Histories of Dance
co-curated by Julia Bryan-Wilson and Olivia Ardui
Museu de Arte de São Paulo
This talk will take place online
Please check later for the link
From pre-Columbian ceramics, to abstract early 20th century canvases inspired by rhythms, to contemporary activist choreography, Histories of Dance illuminates the potential of dance to express physical joy and desire—and also collective anger—in the face of oppression and crisis. By looking at how bodies move together within specific political, historical, and economic contexts, the exhibition reflects how dance functions as exuberant resistance. It emphasizes self-invention and the assertive claiming of territories of Black and indigenous people moving together in space. In addition, Histories of Dance foregrounds the contribution of women, with special attention to feminist and queer work, Chilean women mourning the disappeared under Pinochet with la cueca sola, and research around pioneering female dancers, such as Josephine Baker and Analívia Cordeiro.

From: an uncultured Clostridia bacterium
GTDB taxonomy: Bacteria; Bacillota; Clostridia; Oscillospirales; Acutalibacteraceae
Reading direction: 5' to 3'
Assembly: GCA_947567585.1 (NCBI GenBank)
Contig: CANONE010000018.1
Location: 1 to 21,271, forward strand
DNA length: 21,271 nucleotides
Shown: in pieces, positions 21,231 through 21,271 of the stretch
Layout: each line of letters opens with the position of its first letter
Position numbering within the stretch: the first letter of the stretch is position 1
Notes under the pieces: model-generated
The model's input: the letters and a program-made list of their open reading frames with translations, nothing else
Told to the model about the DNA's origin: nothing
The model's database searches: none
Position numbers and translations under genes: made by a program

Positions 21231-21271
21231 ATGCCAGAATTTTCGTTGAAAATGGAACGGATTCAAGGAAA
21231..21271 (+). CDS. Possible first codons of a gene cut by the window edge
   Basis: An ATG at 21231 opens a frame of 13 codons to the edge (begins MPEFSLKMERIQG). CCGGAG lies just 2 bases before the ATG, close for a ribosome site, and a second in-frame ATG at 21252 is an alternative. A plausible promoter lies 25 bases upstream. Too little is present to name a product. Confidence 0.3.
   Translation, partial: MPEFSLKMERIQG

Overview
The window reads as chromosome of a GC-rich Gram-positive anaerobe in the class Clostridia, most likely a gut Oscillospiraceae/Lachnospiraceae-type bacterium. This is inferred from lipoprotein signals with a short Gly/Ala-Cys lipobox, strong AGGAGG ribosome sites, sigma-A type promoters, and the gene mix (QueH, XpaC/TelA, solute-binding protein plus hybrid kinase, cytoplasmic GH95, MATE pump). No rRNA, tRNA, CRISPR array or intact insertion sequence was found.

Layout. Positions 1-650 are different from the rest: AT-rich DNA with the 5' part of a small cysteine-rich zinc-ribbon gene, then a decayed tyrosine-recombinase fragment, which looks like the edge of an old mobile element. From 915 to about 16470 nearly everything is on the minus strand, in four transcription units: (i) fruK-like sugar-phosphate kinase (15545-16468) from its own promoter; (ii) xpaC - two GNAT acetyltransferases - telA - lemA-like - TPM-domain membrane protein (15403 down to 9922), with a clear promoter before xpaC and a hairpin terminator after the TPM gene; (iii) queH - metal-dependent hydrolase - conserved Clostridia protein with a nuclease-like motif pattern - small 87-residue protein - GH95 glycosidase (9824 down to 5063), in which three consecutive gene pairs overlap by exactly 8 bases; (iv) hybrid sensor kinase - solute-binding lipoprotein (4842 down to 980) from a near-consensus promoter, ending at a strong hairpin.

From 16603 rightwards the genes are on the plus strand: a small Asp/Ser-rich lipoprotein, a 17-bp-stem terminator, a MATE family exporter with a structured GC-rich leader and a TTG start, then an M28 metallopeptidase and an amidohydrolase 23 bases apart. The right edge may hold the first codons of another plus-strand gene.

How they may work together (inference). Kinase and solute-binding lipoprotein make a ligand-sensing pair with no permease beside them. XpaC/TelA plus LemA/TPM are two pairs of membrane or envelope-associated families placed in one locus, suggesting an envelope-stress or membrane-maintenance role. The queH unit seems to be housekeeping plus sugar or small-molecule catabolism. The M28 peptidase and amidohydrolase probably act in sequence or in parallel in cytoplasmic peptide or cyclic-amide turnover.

To mark the Histories of Dance catalog publication, join ARC for a conversation about the show with Julia Bryan-Wilson and MASP Curator Olivia Ardui.
Image credit: Faith Ringgold, Groovin’ High, 1986.
About the Visual Activism series: How has visual culture played a role within the social movements of the last several decades, such as #BlackLivesMatter and Extinction Rebellion? How, we might ask, is activism made visible; how does it erupt (or disappear) with collective fields of vision? Drawing upon Black South African queer photographer Zanele Muholi’s term “visual activism” as a flexible rubric that encompasses both formal practices and political strategies, this series interrogates visual cultures of dissent, resistance, and protest.
Visual Activism is sponsored in part by a Creative Discovery Grant from UC Berkeley’s Arts + Design Initiative.